RESEARCH – Inclusion “20.20”, the effects of lockdown on the most vulnerable pupils

Covid-19 has imposed changes on society and individuals. One of the sectors that has had to adapt to it with the greatest speed is the school sector. And in addition to teachers, pupils, particularly the most vulnerable ones, have also been challenged.
The Center for the Study and Research on Disability and Marginality (CeDisMa) of the Università Cattolica del Sacro Cuore, carried out the research “FocuScuola. Inclusione 20.20,” with the aim of exploring the state of the art of inclusive processes upon return to attendance after the first lockdown period.
We sincerely thank the thousands of teachers, educators and school leaders who responded passionately to the survey proposed to them.

The research team was coordinated by Prof. Luigi d’Alonzo, director of CeDisMa, and included Profs. Elena Zanfroni, Silvia Maggiolini, Gianni Zampieri and Roberta Sala.

Read the complete article


The main indicator of the seriousness of the epidemiological situation that Italy found itself facing in March, next to the closure of nonessential activities, was certainly the closure of schools of all levels.
In fact, school is an essential activity that the much-talked-about distance learning, however inevitable, can never replace. It is not useful especially for the education of children and young people with disabilities and special educational needs, for whom approach and stimulation provided by specialized professionals in the field of education are essential to preserve the progress achieved.
The CeDisMa – Center for Studies and Research on Disability and Marginality of the Università Cattolica del Sacro Cuore promoted the research “Focus Inclusion 20.20,” in order to understand what approaches were the most functional, in this complex period, to the inclusion of pupils with special educational needs. We talked about it with the Director, Prof. Luigi d’Alonzo, Professor of Special Pedagogy at the Catholic University.

The outbreak of the Covid-19 pandemic has been a bolt from the blue for everyone. What aspects of the lives of people with disabilities has it impacted most dramatically?
“Certainly the greatest impact has been on school-age children and young people living with a condition of disability or disorder, and who have run the real-not certainly “virtual”-risk of being completely excluded by an educational management system that has revealed quite a few limitations.
The same difficulty has been faced by young people and adults, for whom the possibility of attending centers or educational services that play a crucial role in the realization of an authentic life project has disappeared.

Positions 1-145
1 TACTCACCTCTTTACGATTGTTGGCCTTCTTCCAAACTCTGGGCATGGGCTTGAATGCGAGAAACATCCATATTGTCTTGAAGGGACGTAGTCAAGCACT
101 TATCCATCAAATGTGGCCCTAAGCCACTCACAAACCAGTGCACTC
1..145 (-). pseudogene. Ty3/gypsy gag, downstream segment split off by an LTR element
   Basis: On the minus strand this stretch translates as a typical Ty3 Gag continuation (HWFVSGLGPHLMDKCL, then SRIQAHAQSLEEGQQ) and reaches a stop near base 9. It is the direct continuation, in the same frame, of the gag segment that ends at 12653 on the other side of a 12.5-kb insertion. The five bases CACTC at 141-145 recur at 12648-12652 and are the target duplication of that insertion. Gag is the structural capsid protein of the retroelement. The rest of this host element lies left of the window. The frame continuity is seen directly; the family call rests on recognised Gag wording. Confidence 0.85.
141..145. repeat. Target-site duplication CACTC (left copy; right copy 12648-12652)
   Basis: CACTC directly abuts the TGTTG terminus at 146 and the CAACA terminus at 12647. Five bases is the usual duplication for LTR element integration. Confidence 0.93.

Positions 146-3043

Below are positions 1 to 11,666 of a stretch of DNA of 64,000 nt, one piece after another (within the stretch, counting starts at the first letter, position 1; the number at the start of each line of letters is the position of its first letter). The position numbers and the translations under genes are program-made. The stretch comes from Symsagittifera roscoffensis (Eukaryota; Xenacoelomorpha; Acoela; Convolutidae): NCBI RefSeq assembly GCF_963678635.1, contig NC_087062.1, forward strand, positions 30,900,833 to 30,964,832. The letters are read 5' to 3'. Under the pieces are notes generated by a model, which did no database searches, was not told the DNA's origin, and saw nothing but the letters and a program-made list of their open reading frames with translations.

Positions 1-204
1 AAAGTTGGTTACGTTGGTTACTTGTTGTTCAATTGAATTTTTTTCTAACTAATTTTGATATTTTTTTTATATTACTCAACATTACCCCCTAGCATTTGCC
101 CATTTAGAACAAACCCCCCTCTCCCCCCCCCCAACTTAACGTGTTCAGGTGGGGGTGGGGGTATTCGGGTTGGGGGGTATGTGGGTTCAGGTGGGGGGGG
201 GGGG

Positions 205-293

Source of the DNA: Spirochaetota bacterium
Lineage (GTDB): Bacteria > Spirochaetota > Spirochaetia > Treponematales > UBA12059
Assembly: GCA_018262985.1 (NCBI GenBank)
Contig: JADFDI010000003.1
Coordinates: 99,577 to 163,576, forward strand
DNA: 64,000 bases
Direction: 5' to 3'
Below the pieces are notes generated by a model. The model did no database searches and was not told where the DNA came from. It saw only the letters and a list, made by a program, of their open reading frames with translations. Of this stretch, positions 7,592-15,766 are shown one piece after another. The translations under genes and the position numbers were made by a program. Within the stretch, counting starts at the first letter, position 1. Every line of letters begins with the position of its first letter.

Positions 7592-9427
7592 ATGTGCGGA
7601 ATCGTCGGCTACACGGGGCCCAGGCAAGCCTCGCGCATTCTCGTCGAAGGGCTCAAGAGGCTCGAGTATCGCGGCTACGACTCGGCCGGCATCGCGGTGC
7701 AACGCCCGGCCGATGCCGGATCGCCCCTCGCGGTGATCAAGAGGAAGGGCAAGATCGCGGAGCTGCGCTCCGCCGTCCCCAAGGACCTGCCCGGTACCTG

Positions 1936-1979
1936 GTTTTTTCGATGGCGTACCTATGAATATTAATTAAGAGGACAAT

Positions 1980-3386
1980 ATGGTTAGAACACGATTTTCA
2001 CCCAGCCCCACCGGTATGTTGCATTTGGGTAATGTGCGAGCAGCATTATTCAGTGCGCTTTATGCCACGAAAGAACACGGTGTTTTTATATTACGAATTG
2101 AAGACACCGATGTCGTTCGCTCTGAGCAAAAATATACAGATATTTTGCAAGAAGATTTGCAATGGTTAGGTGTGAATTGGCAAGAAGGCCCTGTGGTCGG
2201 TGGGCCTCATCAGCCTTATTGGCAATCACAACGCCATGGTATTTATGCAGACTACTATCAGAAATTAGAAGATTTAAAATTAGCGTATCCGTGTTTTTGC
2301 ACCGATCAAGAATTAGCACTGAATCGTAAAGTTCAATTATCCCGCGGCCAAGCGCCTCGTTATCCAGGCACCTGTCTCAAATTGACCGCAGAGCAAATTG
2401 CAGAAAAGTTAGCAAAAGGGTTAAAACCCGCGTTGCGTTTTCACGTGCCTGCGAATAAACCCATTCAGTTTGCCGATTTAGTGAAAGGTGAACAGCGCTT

Last but not least, the families involved, who have often found themselves to be the only caregivers on whom educational and caregiving tasks and responsibilities have rested.”
A not insignificant educational gap, in short, which teachers have tried to address by working on a variety of areas. “From an initial analysis of the responses to the “Focus inclusion20.20″ research questionnaire,” says Prof. D’Alonzo, “the importance of adequate planning of reception activities emerged, the need to detect possible new emerging needs on the part of children with special educational needs, but also of their peers; or again, the importance of continuing to ensure fundamental goals on the level of inclusion of everyone and each pupil.
The idea of inclusion within the classroom context, moreover, was also underscored by the DPCM of last November 5, which encourages active collaboration on the part of principals, teachers and families to foster “the attendance of the pupil with disabilities, consistent with the IEP, in the context of also involving, where possible, a group of pupils in the class” in order to avoid an even greater feeling of isolation for pupils, who would feel even more lost if they returned to one of the most stimulating places for them but without their peers.
Schools are one of the most dynamic areas of our society, and “the training of teachers, educators and school staff has always played a fundamental role in constantly enriching their skills, useful for responding to the many transformations that this context has experienced”.
In light of a challenge as daunting as the one into which we have been so abruptly catapulted, the debate regarding such a delicate topic and the need for solutions is certainly becoming more pressing: “there is an urgent need to increase special pedagogical skills in teacher training, those that can foster understanding of problems and the satisfaction of the needs of vulnerable learners, in order to arise a serious reflection that, hopefully, also looks to a less immediate future.”